Is Frank Gehry Really “Apollo Creed-Level Bad for Philadelphia”?

Them’s fighting words. Literally.

Art Museum and expansion, seen in section. (Philadelphia Museum of Art/Gehry Partners)

In a City Lab piece titled “Philly: Let’s Talk About Frank Gehry,” Kriston Capps writes that Gehry “might be Apollo Creed-level bad for Philadelphia.” Them’s fighting words. Literally.

Capps’ commentary coincides with today’s opening of Gehry’s exhibit at the Art Museum that shows the architect’s plans for his expansion (renderings below), which includes a reworking of the famous “Rocky” steps. So far, the reaction to the expansion has been muted; if anything, it seems to be a relief that we won’t be getting some kind of crazy glass octagonal, pyramidal, Pythagorean, cut-glass, sharp-edged bean pod. Gehry’s interior changes sound — from Inga Saffron’s review of the plans — like they’ll make navigation of the museum and access to the artwork better.

In fact, Capps agrees that even Gehry haters “may find plenty to admire in his plans for the Art Museum. Frankly, it’s not very Gehry.”

So it’s not the architecture per se that engenders this comparison to Apollo Creed. It’s the role Gehry has been chosen to play within what Capps sees as a problematic context. He writes: “Cultural expansions aren’t necessarily a great investment for a city in 2014, and this one almost certainly isn’t.”

This contention derives primarily from research done between 1994 and 2008, which concerns me. It’s a big statement, but things are different today; I don’t think the same conditions apply. Speaking of equivalencies, a former article by Capps on the topic of the futility of cultural building employs the example of the Kimmel Center. But there’s a significant difference between building a brand new performance arts center and expanding on an established institution like the Art Museum.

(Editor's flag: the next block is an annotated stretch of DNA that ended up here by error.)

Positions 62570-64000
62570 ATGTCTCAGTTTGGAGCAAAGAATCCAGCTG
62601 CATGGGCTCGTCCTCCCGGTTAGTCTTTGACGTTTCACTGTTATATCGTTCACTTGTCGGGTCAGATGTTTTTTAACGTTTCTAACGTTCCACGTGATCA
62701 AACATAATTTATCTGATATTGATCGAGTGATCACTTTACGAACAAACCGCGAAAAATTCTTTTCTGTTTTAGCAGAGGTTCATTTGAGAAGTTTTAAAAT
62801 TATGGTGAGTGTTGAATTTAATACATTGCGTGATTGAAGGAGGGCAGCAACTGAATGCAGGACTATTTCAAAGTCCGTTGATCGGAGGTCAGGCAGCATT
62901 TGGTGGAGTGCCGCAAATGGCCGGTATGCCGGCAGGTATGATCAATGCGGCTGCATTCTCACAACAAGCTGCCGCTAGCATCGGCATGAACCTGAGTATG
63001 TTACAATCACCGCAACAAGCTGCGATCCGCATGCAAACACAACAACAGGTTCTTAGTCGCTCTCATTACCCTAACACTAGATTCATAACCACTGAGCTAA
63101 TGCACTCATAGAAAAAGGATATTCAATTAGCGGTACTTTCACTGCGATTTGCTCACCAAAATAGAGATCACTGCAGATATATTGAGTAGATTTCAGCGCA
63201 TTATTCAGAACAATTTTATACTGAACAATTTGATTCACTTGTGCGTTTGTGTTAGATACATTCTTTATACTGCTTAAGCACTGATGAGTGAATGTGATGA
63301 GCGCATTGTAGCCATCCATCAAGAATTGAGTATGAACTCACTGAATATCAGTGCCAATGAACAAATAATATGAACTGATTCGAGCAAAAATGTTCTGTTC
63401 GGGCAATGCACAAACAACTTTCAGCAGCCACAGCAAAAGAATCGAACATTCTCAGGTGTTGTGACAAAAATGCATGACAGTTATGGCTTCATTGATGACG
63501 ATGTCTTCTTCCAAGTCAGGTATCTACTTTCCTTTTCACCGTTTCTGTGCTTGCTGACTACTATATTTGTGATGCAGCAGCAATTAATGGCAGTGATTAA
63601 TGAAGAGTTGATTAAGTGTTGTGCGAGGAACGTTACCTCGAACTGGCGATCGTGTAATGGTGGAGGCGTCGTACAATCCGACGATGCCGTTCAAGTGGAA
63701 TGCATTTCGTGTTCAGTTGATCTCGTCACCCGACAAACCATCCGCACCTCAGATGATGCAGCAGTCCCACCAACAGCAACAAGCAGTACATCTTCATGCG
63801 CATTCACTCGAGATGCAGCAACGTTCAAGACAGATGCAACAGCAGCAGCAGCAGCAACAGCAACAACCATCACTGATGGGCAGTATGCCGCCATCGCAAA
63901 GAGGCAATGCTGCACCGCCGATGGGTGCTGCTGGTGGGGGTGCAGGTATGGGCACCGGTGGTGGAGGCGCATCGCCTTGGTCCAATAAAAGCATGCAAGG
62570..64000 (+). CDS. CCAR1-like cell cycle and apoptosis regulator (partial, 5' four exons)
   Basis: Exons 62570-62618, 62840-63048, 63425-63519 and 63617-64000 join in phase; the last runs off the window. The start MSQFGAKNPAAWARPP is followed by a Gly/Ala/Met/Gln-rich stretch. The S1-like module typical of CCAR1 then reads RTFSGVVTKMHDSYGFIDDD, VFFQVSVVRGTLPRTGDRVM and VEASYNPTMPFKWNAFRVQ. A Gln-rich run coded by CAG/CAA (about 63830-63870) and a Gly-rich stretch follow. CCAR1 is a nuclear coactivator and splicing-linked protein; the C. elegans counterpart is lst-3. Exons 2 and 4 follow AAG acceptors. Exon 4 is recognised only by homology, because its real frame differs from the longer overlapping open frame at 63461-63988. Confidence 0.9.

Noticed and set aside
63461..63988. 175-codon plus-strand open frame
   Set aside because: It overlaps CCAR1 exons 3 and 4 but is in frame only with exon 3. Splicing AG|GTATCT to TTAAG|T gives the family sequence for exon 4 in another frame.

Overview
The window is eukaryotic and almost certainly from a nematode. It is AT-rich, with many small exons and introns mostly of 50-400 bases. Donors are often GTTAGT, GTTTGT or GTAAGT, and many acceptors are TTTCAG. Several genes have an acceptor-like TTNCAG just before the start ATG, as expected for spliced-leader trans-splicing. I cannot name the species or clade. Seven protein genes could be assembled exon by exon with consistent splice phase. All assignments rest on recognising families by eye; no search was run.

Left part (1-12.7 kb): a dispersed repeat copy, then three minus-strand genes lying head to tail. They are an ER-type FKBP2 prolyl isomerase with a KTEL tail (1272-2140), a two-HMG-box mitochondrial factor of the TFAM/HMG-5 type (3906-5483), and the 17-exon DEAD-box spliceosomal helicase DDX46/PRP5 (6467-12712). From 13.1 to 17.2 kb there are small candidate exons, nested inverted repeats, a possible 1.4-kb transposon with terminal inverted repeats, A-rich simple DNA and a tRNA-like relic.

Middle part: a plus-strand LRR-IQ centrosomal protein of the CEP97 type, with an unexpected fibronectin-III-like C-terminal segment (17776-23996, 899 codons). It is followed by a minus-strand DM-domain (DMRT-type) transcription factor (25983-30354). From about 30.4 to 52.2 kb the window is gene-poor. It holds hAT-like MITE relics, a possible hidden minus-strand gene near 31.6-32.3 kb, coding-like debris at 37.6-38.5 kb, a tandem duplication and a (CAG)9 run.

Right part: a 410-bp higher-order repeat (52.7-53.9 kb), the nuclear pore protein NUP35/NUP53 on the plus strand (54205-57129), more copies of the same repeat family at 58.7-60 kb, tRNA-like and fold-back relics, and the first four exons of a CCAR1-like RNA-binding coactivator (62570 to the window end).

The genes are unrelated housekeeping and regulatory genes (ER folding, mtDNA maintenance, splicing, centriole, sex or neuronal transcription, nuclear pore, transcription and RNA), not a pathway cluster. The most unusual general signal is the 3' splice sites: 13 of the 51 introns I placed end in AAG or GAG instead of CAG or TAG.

“Cities have a lot to gain when they land major cultural landmarks. Cities have just as much to lose when a cultural project goes wrong,” Capps writes. In this case, we’re not landing a major cultural landmark. It’s already there. Even if this expansion isn’t what people expect when it’s completed in 2028, the Art Museum will still hold its august place in the city and in the international art world. It ain’t no Kimmel Center, in other words.

Additionally, the expansion has been in the works since 2005, and as Capps points out, was endorsed by late museum director Anne d’Harnoncourt, who was not known for making specious investment decisions. Capps cites the fact that d’Harnoncourt passed away as warranting “a deep breath,” but doesn’t follow through, simply saying the plans were dialed back after her death, but are still bold. It’s a non-sequiter. If there’s an actual reason for caution due to her absence, it’s that she’s no longer here to shepherd the project.

Capps does use statistics to back the claim that cultural expansions are a bad investment, but I’m not sure correlation is causation in the numbers he uses for Philadelphia.

Between 1994 and 2008, the Philadelphia metropolitan statistical area (which includes Camden in New Jersey and Wilmington in Delaware) spent just under half a billion dollars ($449,726,754 in 2005 dollars) on cultural building projects, at an average cost of $38 million per project. That’s almost $10 million more per project than the nationwide average over this time. Meanwhile, employment in the Philadelphia MSA declined 1.4 percent between 2001 and 2011, and the region made up ground only recently.